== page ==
|Live all you can: it's a mistake not to. It doesn't so much matter what you do in particular, so long as you have your life. If you haven't had that what have you had? - Henry James|
No. 208, Part II, 25 October 1995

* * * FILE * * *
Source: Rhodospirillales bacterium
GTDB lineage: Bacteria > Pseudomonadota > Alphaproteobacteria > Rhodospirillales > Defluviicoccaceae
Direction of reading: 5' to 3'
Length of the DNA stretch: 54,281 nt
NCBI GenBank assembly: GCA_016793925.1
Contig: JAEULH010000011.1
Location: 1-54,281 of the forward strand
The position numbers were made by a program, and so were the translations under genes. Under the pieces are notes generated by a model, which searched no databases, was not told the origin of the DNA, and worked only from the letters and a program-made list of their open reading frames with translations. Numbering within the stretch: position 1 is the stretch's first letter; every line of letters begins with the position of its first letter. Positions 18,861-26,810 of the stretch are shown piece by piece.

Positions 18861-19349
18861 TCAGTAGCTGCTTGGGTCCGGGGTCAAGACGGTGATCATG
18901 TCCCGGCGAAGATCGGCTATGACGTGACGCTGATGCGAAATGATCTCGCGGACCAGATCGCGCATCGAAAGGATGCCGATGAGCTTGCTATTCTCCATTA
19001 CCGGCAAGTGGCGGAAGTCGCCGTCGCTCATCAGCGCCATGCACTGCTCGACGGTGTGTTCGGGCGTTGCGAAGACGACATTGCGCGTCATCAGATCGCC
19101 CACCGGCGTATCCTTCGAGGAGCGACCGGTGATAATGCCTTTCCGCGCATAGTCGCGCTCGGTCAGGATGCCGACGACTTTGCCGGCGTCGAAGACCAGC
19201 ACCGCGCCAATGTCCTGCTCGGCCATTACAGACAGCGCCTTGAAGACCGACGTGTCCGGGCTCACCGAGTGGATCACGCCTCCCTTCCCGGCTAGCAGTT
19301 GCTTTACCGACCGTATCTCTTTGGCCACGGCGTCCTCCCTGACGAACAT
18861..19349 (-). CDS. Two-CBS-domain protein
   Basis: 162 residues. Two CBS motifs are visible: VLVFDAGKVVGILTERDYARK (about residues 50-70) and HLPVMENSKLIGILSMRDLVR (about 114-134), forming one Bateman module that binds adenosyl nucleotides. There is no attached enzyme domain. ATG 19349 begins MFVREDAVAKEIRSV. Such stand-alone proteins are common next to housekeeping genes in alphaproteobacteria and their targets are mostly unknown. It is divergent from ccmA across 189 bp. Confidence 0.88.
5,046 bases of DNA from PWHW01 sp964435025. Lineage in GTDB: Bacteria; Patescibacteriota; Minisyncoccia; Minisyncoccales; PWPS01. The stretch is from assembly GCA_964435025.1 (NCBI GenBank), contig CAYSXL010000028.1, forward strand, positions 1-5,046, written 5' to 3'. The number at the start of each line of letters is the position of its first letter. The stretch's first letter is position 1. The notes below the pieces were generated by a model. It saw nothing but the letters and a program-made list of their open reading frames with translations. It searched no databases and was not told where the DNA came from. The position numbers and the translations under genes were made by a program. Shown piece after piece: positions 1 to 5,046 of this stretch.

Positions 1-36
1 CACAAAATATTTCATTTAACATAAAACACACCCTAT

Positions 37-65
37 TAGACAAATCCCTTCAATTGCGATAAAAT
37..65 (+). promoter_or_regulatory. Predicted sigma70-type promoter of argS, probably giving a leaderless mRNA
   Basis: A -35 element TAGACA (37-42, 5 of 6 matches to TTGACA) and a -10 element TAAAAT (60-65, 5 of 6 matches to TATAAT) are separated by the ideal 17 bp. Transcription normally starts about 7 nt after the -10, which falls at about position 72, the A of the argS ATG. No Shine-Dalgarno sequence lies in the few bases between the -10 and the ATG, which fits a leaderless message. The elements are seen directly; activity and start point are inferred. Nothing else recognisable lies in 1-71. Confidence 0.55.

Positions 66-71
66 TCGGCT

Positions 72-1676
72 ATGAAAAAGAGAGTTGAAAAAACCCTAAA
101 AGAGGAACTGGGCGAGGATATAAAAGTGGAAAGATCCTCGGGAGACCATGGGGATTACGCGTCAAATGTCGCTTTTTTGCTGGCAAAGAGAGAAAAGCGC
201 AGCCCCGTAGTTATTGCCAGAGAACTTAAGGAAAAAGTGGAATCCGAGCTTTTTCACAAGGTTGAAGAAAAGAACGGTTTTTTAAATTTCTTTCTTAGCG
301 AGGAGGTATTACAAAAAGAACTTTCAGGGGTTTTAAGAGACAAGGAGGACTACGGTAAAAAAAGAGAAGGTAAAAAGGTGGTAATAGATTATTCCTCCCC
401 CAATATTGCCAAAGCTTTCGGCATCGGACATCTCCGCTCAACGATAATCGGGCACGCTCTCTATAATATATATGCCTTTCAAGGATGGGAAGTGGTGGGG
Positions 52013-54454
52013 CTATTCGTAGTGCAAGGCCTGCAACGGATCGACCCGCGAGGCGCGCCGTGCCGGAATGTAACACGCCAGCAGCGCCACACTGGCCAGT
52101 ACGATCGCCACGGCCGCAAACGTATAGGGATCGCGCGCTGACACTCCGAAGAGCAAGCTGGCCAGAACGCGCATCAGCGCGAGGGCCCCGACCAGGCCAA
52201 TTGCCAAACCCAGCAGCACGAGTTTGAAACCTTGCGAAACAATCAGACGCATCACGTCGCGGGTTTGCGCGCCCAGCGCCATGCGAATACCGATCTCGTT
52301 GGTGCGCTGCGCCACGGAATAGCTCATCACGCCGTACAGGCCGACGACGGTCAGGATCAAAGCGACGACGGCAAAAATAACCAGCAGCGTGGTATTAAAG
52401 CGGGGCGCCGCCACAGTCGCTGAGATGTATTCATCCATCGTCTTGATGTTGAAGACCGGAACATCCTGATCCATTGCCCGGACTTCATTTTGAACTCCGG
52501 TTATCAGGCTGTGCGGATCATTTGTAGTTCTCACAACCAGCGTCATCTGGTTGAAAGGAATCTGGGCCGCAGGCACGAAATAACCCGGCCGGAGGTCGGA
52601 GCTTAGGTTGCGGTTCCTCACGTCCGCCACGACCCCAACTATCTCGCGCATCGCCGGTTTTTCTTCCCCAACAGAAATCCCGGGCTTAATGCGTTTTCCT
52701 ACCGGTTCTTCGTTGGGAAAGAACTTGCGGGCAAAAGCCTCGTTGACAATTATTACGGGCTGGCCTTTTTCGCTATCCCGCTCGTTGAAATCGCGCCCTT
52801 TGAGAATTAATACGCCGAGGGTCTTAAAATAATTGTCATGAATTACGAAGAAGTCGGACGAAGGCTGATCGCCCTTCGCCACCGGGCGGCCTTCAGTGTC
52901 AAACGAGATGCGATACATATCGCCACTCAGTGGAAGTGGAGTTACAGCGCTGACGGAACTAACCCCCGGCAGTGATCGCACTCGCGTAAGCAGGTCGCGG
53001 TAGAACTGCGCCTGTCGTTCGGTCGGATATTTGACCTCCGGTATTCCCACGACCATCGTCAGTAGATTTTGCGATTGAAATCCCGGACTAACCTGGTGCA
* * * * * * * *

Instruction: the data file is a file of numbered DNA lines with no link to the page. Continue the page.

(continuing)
+++++++++++++++++++++++++++++++++++++++++++++++++++++++++++++++++++++ On Friday, 27 October, OMRI will publish a Russian Election Survey -- the first in its series of special reports on important developments. Distributed as a supplement to the OMRI Daily Digest, the Russian Election Survey will appear twice a week and contain the latest news about developments in the election campaign in Russia. Future supplements will also focus on important events in Eastern European countries. +++++++++++++++++++++++++++++++++++++++++++++++++++++++++++++++++++++ This is Part II of the Open Media Research Institute's Daily Digest. Part II is a compilation of news concerning Central, Eastern, and Southeastern Europe. Part I, covering Russia, Transcaucasia and Central Asia, is distributed simultaneously as a second document. Back issues of the Daily Digest, and other information about OMRI, are available through OMRI's WWW pages: http://www.omri.cz/OMRI.html CENTRAL AND EASTERN EUROPE WORLD BANK SAYS POLLUTION KILLS 30,000 EAST EUROPEANS YEARLY. According to a World Bank report, industrial pollution in the former communist countries is killing some 30,000 people every year, AFP reported. Some 18,000 lives and over 65 million working days could be saved by improving air quality in just 18 cities in the region and make it match EU guidelines for air pollution, the World Bank argues. While the situation has improved somewhat since 1990, pollution is still exacting huge human and economic costs. The report was presented during the three-day Environment for Europe conference, which opened in Sofia on 23 October and is attended by 700 delegates from 54 countries and some 40 international organizations. -- Stefan Krause CONCILIATION COMMISSION TO RULE ON POVERTY LEVEL DISPUTE IN UKRAINE. UNIAN on 24 October reported that Ukrainian Prime Minister Yevhen Marchuk and parliamentary speaker Oleksander Moroz have agreed to form a commission to hammer out differences between the government and parliament over a recent decision by lawmakers to raise the country's poverty threshold to 4.8 million karbovantsi. The government argued that such a decision cannot be implemented without dire consequences for the economy. The parliament has ordered the cabinet to find the necessary funds, estimated at up to 500 trillion karbovantsi, by the end of the year. -- Chrystyna Lapychak UKRAINE TO CONTINUE TO STORE NUCLEAR WASTE AT CHORNOBYL. Mykhailo Umanets, chairman of the State Committee for Nuclear Energy, said Ukraine will build a storage site for nuclear waste on the grounds of the incomplete fifth and sixth reactors at the Chornobyl atomic energy station, Infobank reported on 24 October. Umanets said that 94-95% of all of the country's nuclear waste is located at the plant and will continue to be stored there. The construction of Reactors No. 5 and 6 was abandoned after the parliament placed a moratorium on new nuclear reactors in August 1990 following the 1986 nuclear disaster at Chornobyl. -- Chrystyna Lapychak UKRAINIAN ORTHODOX PATRIARCH VOWS TO PURSUE CONTROL OVER CATHEDRAL. The patriarch of the Ukrainian Orthodox Church of the Kiev Patriarchate has resolved to step up his campaign to make St. Sophia Cathedral in Kiev, a landmark symbol of Orthodoxy now used as a state-run museum, as the church's see and patriarch's residence, Radio Ukraine reported on 24 October. Church leaders voted on 24 October in favor of reburying the recently deceased Patriarch Volodymyr on the grounds of St. Sophia, despite a presidential order barring the move. The Ukrainian Orthodox Church of the Moscow Patriarchate has also laid claim to the cathedral, while President Leonid Kuchma has said the government will not favor one church over another and will keep control over the disputed cathedral within its jurisdiction. -- Chrystyna Lapychak UPDATE ON POWER STRUGGLE BETWEEN BELARUSIAN PARLIAMENT, PRESIDENT. NTV on 24 October reported that President Alyaksandr Lukashenka is ready to confirm the new parliament's legitimacy ahead of the November by- elections. Responding to Lukashenka's recent statement that he would institute direct presidential rule if a new parliament is not elected, parliamentary speaker Mechyslau Hryb said direct presidential rule means dictatorship. Hryb appealed to the "intimidated public" to vote in November so that a legal legislature is elected and the power crisis resolved. -- Ustina Markus ESTONIAN, RUSSIAN BORDER TALKS. Deputy chancellor of the Estonian Foreign Ministry Raul Malk on 24 October said that during the two-day talks in Pskov between Russian and Estonian officials, progress was made toward preparing a border accord with Russia, BNS reported. Agreements on the draft of a sea border accord and on border liaison officers are expected to be initialed at the next round of talks, due to take place in two weeks. The two sides exchanged maps on where they envisioned the future borderline, but Russia continued to refuse Estonia's request to recognize the legitimacy of the 1920 Tartu peace treaty in exchange for Estonia's giving up its claims to some 2,000 square kilometers. -- Saulius Girnius LATVIAN PARLIAMENT FACTIONS ELECT CHAIRMEN. The 14 members of the For the Fatherland and Freedom faction in the Saeima on 24 October elected Janis Straume as chairman, Latvian Radio reported. The current chairman, Maris Grinblats, did not run because he is the prime minister candidate of the National Bloc. The previous day, the eight deputies of the Farmers' Union and the Union of Christian Democrats continued their electoral alliance by forming a joint faction with Pauls Putnins as chairman. -- Saulius Girnius LITHUANIAN-POLISH RELATIONS. Adam Dombronski, chairman of a Polish interparliamentary group on liaison with Lithuania, told a press conference in Vilnius on 24 October that little progress has been made in increasing cooperation between the border services, RFE/RL reported. He also expressed the fear that extending the city limits of Vilnius could result in local Poles losing their land. His Lithuanian counterpart, Vytautas Pleckaitis, noted that reestablishing property claims in the Vilnius area was very problematic since relevant documents could be in Lithuanian, Polish, or even Belarusian archives. He also noted that progress was being made toward preparing a free trade agreement between the two countries. -- Saulius Girnius RAILWAY STRIKE IN SILESIA OVER. Polish State Railways (PKP) and 10 of the region's 11 trade unions have agreed on a wage increase of 74 zloty ($30.2) for Silesia's railworkers, who went on strike last week (see OMRI Daily Digest, 24 October 1995). Some 600 freight trains resumed services on 24 October. PKP deputy director-general said no one will be made redundant for economic reasons, but the director-general noted that as a result of the wage increase, investments would be cut back and repairs slowed down. Meanwhile, representatives of the Engine Drivers Trade Union, which did not sign the agreement, urged equal wage hikes for railway workers throughout the country. -- Dagmar Mroziewicz CZECH PRESIDENT ON CHINA, RUSSIA, SLOVAKIA. Vaclav Havel, speaking with reporters in New York on 24 October, said he firmly believed that Tibetan autonomy would "sooner or later" be approved. He added that it is "unfortunate" that Taiwan is not represented in the UN, CTK reported. With regard to Russia, Havel said that irrespective of who wins the upcoming elections, the Czech Republic will not be in immediate danger. But he warned that political dialogue between Russia and other countries, as well as the building of European security structures, will become more complicated if the communists or nationalists win. Asked about Slovakia, Havel said he could only express the hope that democracy in Slovakia would gradually strengthen and that the kidnapping of President Michal Kovac's son would be resolved in an "objective" manner. -- Sharon Fisher SLOVAK CABINET APPROVES DRAFT LANGUAGE LAW. The government on 24 October passed a controversial bill on the country's official language. Approved in June but since modified, the bill deals with the use of the Slovak language in state offices, schools, courts, the army, the media, and at cultural events. It also requires that all goods sold have instructions in Slovak. (Another bill approved the same day on the audiovisual industry requires that Czech and other foreign films be subtitled or dubbed in Slovak.) Culture Ministry spokeswoman Marta Podhradska pointed out that, if passed by the parliament, the new language law would override a 1990 version allowing for the use of minority languages in some official contexts. Ethnic Hungarian deputies on 24 October issued a strong statements rejecting the bill. Meanwhile, Arpad Duka-Zolyomi of Coexistence told CTK that although Hungarian deputies want to support the ratification of the Slovak-Hungarian treaty, they will not do so if the parliament passes the language bill and modifications to the treaty. -- Sharon Fisher SLOVAKIA'S RULING PARTY RETAINS POPULAR SUPPORT. According to an opinion poll carried out by the FOCUS agency in early October, the Movement for a Democratic Slovakia (HZDS) remains by far the most popular party in Slovakia, despite continued controversy over the kidnapping of President Michal Kovac's son. A total of 29.9% of respondents said they would vote for the HZDS, followed by the Christian Democratic Movement with 14.2%. The HZDS's two coalition partners--the Slovak National Party and the Association of Workers--would fail to surpass the 5% barrier. Many suspect that Slovak Information Service director Ivan Lexa, a close ally of Prime Minister Vladimir Meciar who ran on the HZDS ticket in last fall's elections, was personally involved in the kidnapping of Kovac Jr. -- Sharon Fisher UPDATE ON HUNGARIAN-ROMANIAN RELATIONS. Prime Minister Gyula Horn, meeting with Hungarian Democratic Alliance of Romania head Bela Marko on 24 October, said the Hungarian government will support the alliance in, among other things, its efforts to secure autonomy for the Hungarian minority in Romania, Magyar Hirlap reported the next day. The two men said that Budapest-Bucharest relations are somewhat ambivalent because, while intergovernmental relations are improving, anti-minority practices in Romania appear to be on the rise. Referring to Romania's controversial legislation on education and the law forbidding the hoisting of foreign flags, Marko said Romanian President Ion Iliescu's proposal for a historic reconciliation "contrasts with reality". The proposal will be discussed by Hungarian and Romanian foreign affairs officials in a few weeks. -- Zsofia Szilagyi SOUTHEASTERN EUROPE SERBIAN FOREIGN MINISTER SAYS NO PEACE CONFERENCE WITHOUT SANCTIONS SUSPENSION. Tanjug on 24 October reported rump Yugoslav Foreign Minister Milan Milutinovic as saying that Belgrade's participation in a peace conference on Bosnia, slated to be held in Dayton, Ohio, on 31 October, is conditional on the lifting of international sanctions against his state. Milutinovic said that no conference can take place "without a suspension of the sanctions." Meanwhile, AFP reported the same day that a senior U.S. official has asked Serbian President Slobodan Milosevic's assistance in locating several hundred Bosnian Muslim and Croat civilians in Bosnian Serb-occupied territory around Banja Luka. -- Stan Markotich BOSNIAN SERBS MEET WITH MILOSEVIC. Nasa Borba on 25 October reported that a delegation of Bosnian Serbs arrived in Belgrade the previous day for meetings with Serbian President Slobodan Milosevic. Representing the Bosnian Serbs was civilian leader Radovan Karadzic, who was accompanied by Vic President Nikola Koljevic and speaker of the self-styled Bosnian Serb parliament, Momcilo Krajisnik. Official rump Yugoslav media have neither confirmed nor denied that such a meeting took place, while independent sources stress that at the top of the agenda were proposals and strategies for peace talks slated for 31 October in the U.S. Meanwhile, AFP on 24 October reported that the Bosnian Serbs remain adamant that Bosnia must be partitioned. The French news agency, citing Pale television, quotes Krajisnik as saying that "victory for us is not to defeat Moslems and Croats but to be divided from them." -- Stan Markotich CROATIAN PRESIDENT PROMISES RESTRAINT ON EASTERN SLAVONIA. Franjo Tudjman has promised that Zagreb will not use force to retake Eastern Slavonia from Serbs as long as the peace process is under way, AFP reported on 24 October. He was speaking at a meeting in New York with his Bosnian counterpart, Alija Izetbegovic, and U.S. President Bill Clinton. Clinton urged both leaders "to be flexible, to seek formulas that will work and to be very determined" at the negotiations scheduled for Ohio on 31 October. He also called for unity between Croatia and Bosnia. Earlier, Tudjman had been quoted as saying Croatia might use force in eastern Slavonia before the end of the month. Izetbegovic, speaking to before the UN General Assembly on 24 October, called for "parity of Bosnian Serb and Bosnian government army forces," saying this was the key to long-term stability. But he told CNN the same day that the two sides remain "far apart from each other." -- Fabian Schmidt ROMANIAN DEPUTIES AMEND CONTROVERSIAL LEGISLATION. The Romanian Chamber of Deputies on 24 October deleted references to the media from penal code articles allowing prison sentences for libel, Romanian media reported. The amended legislation imposes prison sentences of up to two years for libel and three years for calumny. In the original version, journalists were put into a separate category and could have been imprisoned for up to five years for libel. Romanian journalists and opposition parties, together with international human rights and media organizations, had sharply criticized the original legislation. -- Matyas Szabo ROMANIA DENIES INVOLVEMENT IN HELICOPTER DEAL. The Romanian government on 23 October denied any involvement in the purchase of 12 second-hand helicopters from South Africa, Romanian media reported. The denial came two days after ARMSCOR, the military equipment state agency in Johannesburg, said the helicopters were ordered by the Romanian government. The South African police launched an investigation into reported financial irregularities in the transaction. The Romanian government said the helicopters were ordered by the Brasov-based IAR company, which intended to overhaul and re-export them. The Romanian Defense Ministry also denied any involvement in the transaction. -- Matyas Szabo ROMANIAN STUDENTS ARE OPTIMISTIC BUT CONTINUE PROTESTS. Cristian Urse, leader of the Bucharest University Students League, on 24 October told Radio Bucharest that he was "optimistic" about the outcome of negotiations with the authorities on the students' demands. But he added that the protests will continue in order to make sure that the government honors its commitments. Government's secretary-general Viorel Hrebenciuc told representatives of the striking students that the authorities would meet their demands. The main bone of contention remains students' proposals for amendments to the recently adopted education law. In a veiled reference to the Hungarian Democratic Federation of Romania, Senate chairman Oliviu Gherman suggested that changing the text of the education law might lead to a "Pandora's box of revisions." He proposed that the students' claims be addressed in a separate piece of legislation. -- Dan Ionescu MOLDOVAN STUDENTS TO SUSPEND PROTESTS? Students and university teaching staff continued their protests in Chisinau on 24 October by staging a march in which workers and pensioners also participated, Infotag reported. BASA-press later announced that student leaders had decided to suspend indefinitely the protests beginning 25 October, following negotiations with an ad hoc presidential commission. According to Professor Anatol Petrencu, the leader of the strike committee, a final decision is to be taken at a meeting on 25 October. -- Dan Ionescu BULGARIA REFUSES TO SHUT DOWN NUCLEAR REACTOR . . . Deputy Prime Minister and Minister of Trade Kiril Tsochev on 24 October said Bulgaria will not temporarily shut down Reactor No. 1 at the Kozloduy nuclear power plant, RFE/RL and Reuters reported the same day. The EU had handed over a formal proposal urging Bulgaria to do so and had offered to compensate the country with energy supplies. After meeting with the EU environmental ministers during the Environment for Europe conference in Sofia, Tsochev said it is "technically difficult" to ensure electricity supplies from the EU to Bulgaria "for the whole winter." He added there was no written offer from the EU. -- Stefan Krause . . . BUT RECEIVES $103 MILLION ENVIRONMENT LOAN FROM WORLD BANK. World Bank Vice President Rachel Lomax on 24 October said Bulgaria will receive the Bank's first-ever loan for environmental purposes, AFP reported the same day. Some $93 million are intended for upgrading the country's electricity distribution system and $10 million for reconstructing its polluting heavy industry. The World Bank will not reward Bulgaria if it shuts down the Kozloduy nuclear power plant, Lomax said. Meanwhile, Kontinent on 24 October reported that Switzerland agreed to write off Bulgarian debts totaling 20 million Swiss francs ($17.7 million), which Bulgaria will invest in ecological projects instead. -- Stefan Krause FORMER ALBANIAN LAND OWNERS WANT 1945 LAND REFORM REVOKED. More than 260,000 former land owners have signed a petition demanding that the 1945 land reform be revoked. The petition was organized by the Right League of Albania, an organization made up of right wing parties, and the Organization of Former Land Owners of Albania, the Frankfurter Allgemeine Zeitung reported on 24 October. Since 1992, about 95% of the country's farmland has been divided among the country's peasants. The former owners received financial compensation. The Constitutional court rejected their claims to their land last week. The organizers of the petition said they will take the case to the European Court of Justice. -- Fabian Schmidt EU COMMISSION DROPS CASE AGAINST GREECE. The European Commission on 24 October withdrew its legal action against Greece over Athens' trade embargo on Macedonia, Reuters reported the same day. A spokesman in Brussels said legal action was taken in April 1994 to pressure Greece to lift the embargo, which it imposed in February 1994. He added that there are now "sufficient signs" that the embargo has been lifted. Greek officials earlier had demanded that legal proceedings continue in the hope that the European Court of Justice would rule in its favor. -- Stefan Krause [As of 12:00 CET] Compiled by Jan Cleave The OMRI Daily Digest offers the latest news from the former Soviet Union and East-Central and Southeastern Europe. It is published Monday through Friday by the Open Media Research Institute. The OMRI Daily Digest is distributed electronically via the OMRI-L list. To subscribe, send "SUBSCRIBE OMRI-L YourFirstName YourLastName" (without the quotation marks and inserting your name where shown) to LISTSERV@UBVM.CC.BUFFALO.EDU No subject line or other text should be included. To receive the OMRI Daily Digest by mail or fax, please direct inquiries to OMRI Publications, Na Strzi 63, 140 62 Prague 4, Czech Republic; or electronically to OMRIPUB@OMRI.CZ Tel.: (42-2) 6114 2114; fax: (42-2) 426 396 Please note that there is a new procedure for obtaining permission to reprint or redistribute the OMRI Daily Digest. Before reprinting or redistributing this publication, please write email@example.com for a copy of the new policy or look at this URL: http://www.omri.cz/Publications/Digests/DigestReprint.html OMRI also publishes the biweekly journal Transition, which contains expanded analysis of many of the topics in the Daily Digest. For Transition subscription information send an e-mail to TRANSITION@OMRI.CZ Copyright (C) 1995 Open Media Research Institute, Inc. All rights reserved. ISSN 1211-1570